Not A Big Fan Of Beer? Here’s How To Learn To Like It
Becoming a beer drinker can make your life way easier. You’re always able to find something to drink no matter where you go, drinks are usually cheaper and you get to actually play drinking games at summer BBQs instead of milking that lame vodka cranberry all day long. If you haven’t committed to the brewed world yet, there’s still hope for you yet. You just have to know how to ease yourself into it. Here’s how you can become a beer drinker alongside the rest of your crew.
Start with hard ciders.
Hard ciders can be the gateway drink for wine lovers looking to dive into the beer world. Beer and cider fall somewhere in the same realm. Beer is made from malted barley and cider is made from apple juice. They’re both fermented to become alcoholic, but the beer is flavored with hops and cider is not.
Since hops give beer that bitter taste that can be a turnoff for some people, it’s easier to start out with cider and work your way over. Begin with some sweet ones and ease into funky and earthy ciders before switching to beer. You can always ask your bartender for recommendations here.
Experiment with different kinds of beer.
The biggest mistake a non-beer drinker can make is to be closed-minded. Just like anything else, the brewing world isn’t black or white. Saying that you don’t like beer is kind of like saying you don’t like the taste of pizza. You may not like a pepperoni pie, but that doesn’t mean you won’t love a mushroom and truffle pie. Not all beers are alike, and you owe it to yourself to experiment as much as you can until you find your perfect beer match. The best way to do this is to order flights of beer. You’ll get to sample a variety of beers in smaller batches instead of wasting ones you decide you don’t enjoy.
You should also consider trying international beers. The way they brew beer in Denmark could be completely different than the way they brew it in New York or Portland, which means the beer could have a completely different mouthfeel and taste all around. You might despise one but adore another.
Stay away from hoppy beers.
If the bitterness in beer is the problem for you, that doesn’t necessarily mean you don’t like beer. You should just stick to beers that are more on the sweet, fruity or citrusy side. Look into Blue Moon or summer ales from local breweries. You could even experiment with chocolate or coffee stouts if you’re a coffee drinker. Malt beers, pilsners and lagers are more your speed when you’re a beginner beer drinker. Hoppy beers that fall into the IPA category might scare you off, so steer clear in the beginning.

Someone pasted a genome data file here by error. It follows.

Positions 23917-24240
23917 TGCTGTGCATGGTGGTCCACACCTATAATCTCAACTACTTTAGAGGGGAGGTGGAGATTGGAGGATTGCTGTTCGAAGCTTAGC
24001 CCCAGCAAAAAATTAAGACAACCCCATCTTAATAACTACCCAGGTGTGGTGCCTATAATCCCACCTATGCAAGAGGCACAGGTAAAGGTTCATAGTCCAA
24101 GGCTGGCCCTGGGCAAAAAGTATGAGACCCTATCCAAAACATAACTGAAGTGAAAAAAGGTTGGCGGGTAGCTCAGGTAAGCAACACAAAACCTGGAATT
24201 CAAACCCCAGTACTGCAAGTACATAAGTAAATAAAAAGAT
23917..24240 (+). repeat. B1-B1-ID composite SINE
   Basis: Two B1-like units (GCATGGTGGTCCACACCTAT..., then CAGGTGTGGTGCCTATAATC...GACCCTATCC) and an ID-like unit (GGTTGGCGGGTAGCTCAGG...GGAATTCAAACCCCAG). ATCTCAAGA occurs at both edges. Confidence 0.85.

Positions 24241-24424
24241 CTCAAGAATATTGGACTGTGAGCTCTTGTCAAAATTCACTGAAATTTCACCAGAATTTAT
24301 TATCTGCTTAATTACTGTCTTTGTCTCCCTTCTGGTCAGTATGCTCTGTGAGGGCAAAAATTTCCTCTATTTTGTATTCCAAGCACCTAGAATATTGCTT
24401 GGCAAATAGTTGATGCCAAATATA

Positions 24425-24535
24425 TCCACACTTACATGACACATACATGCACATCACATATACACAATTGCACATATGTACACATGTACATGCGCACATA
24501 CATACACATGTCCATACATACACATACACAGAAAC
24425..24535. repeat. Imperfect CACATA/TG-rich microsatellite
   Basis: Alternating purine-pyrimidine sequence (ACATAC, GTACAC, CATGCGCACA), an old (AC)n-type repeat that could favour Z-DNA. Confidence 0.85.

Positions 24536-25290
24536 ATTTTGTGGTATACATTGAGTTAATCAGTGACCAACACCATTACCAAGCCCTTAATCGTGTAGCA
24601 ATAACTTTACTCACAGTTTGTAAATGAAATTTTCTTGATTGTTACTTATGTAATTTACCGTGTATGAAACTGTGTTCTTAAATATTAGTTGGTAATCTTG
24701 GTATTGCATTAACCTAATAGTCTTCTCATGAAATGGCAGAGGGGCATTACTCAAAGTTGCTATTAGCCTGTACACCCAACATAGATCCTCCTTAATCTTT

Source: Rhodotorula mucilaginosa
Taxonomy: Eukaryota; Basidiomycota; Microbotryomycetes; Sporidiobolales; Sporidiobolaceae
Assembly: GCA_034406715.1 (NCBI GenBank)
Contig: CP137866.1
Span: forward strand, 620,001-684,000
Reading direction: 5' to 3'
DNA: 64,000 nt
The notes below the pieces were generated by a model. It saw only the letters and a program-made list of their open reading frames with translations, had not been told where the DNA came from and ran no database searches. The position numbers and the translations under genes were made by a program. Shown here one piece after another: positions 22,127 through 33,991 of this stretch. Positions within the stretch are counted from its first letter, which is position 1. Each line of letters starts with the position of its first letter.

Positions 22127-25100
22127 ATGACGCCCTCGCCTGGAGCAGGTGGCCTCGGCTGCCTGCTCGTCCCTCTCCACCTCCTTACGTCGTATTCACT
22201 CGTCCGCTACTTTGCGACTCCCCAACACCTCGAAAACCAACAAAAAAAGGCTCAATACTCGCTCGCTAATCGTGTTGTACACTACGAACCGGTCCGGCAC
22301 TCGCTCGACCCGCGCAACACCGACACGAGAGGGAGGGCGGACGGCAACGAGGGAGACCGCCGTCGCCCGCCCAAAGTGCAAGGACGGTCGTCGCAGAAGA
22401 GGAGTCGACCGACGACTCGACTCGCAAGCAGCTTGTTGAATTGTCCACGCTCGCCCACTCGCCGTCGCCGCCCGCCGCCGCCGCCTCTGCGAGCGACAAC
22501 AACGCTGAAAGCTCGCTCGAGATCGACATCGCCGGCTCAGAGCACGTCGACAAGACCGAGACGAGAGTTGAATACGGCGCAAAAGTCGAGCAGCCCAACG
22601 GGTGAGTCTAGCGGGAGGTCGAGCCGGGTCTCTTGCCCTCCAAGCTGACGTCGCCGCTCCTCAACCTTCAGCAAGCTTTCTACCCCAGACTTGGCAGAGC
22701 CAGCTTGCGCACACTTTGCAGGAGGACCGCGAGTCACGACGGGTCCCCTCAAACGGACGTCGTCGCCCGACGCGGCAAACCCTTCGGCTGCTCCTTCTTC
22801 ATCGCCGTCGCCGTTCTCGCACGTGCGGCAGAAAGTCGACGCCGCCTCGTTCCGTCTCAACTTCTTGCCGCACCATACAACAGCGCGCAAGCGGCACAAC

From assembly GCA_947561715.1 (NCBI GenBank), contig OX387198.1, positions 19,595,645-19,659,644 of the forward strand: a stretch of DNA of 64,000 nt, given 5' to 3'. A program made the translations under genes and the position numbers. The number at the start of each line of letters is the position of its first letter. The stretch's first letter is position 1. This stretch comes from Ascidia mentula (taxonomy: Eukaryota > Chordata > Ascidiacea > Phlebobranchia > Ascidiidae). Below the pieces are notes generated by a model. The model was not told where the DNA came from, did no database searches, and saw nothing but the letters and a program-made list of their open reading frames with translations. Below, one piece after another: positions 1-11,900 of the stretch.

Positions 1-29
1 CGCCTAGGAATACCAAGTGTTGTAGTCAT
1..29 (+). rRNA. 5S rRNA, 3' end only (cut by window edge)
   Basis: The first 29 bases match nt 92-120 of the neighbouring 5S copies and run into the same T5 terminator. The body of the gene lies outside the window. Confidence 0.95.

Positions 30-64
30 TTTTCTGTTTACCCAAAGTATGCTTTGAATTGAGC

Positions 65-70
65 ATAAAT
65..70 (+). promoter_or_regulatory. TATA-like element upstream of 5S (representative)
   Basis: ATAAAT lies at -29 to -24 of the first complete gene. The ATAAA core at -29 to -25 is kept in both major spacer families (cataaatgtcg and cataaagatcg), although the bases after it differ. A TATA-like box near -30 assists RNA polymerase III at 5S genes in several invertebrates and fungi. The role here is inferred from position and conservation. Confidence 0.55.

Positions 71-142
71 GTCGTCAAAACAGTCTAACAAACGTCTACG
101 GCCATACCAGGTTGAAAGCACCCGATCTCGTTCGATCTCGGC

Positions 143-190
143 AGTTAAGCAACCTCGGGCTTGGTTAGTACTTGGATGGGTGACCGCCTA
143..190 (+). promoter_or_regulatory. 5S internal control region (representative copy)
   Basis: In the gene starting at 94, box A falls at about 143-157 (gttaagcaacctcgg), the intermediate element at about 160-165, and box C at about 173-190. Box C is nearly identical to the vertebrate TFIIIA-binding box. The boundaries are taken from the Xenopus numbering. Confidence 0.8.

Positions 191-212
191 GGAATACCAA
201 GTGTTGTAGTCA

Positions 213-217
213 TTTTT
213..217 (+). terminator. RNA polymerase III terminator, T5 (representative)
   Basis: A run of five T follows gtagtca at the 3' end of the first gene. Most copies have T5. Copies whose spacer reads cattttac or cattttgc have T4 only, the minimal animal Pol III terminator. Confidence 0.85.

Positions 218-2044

Make sure the beer is the right temperature.
The colder a beer gets, the more muted the flavors become. Don’t let a lukewarm lager or wheat beer turn you off forever. You should give beer the benefit of the doubt and make sure you try it at the right temperature before you take your stance.
Lighter and simpler beers should always be kept cooler than the more flavorful beers. Keep those summer ales in the fridge so they’ll be crispy and refreshing when you need them. For the fruitier and more complex beers, the flavors will be more pronounced when they warm up a tiny bit. You can always warm up your glass with your hands for a few minutes.
Taste your beer like you would taste your wine.
Just like wine lovers smell and taste wine to pick up on different aromas and flavor notes, you can do the same thing with beer. You should look at your glass for color, swirl the beer around so all of the aromas are brought to the surface and smell it. When you taste the beer, take small sips at first. Let it coat your tongue and throat while you pick up on certain flavors. The more tasting notes you can identify, the easier it’ll be for you to decide which beers you prefer down the line.
Cook with beer.
If you just can’t deal with the heavy carbonation of beer but you want to taste the different flavor profiles, you should cook with it. Beer will give your food a nutty, earthy and rich flavor. You can experiment with pilsners, pale ales or stouts. IPAs can be great for marinades, and dark stouts and porters will add an entirely new level of complexity to your soups and stews.
Go ahead and add some IPA to your onions while they’re caramelizing or to your BBQ sauce while it’s simmering. There are endless ways you can cook with beer and enjoy the taste of it without feeling overwhelmed by all of the hoppy carbonation.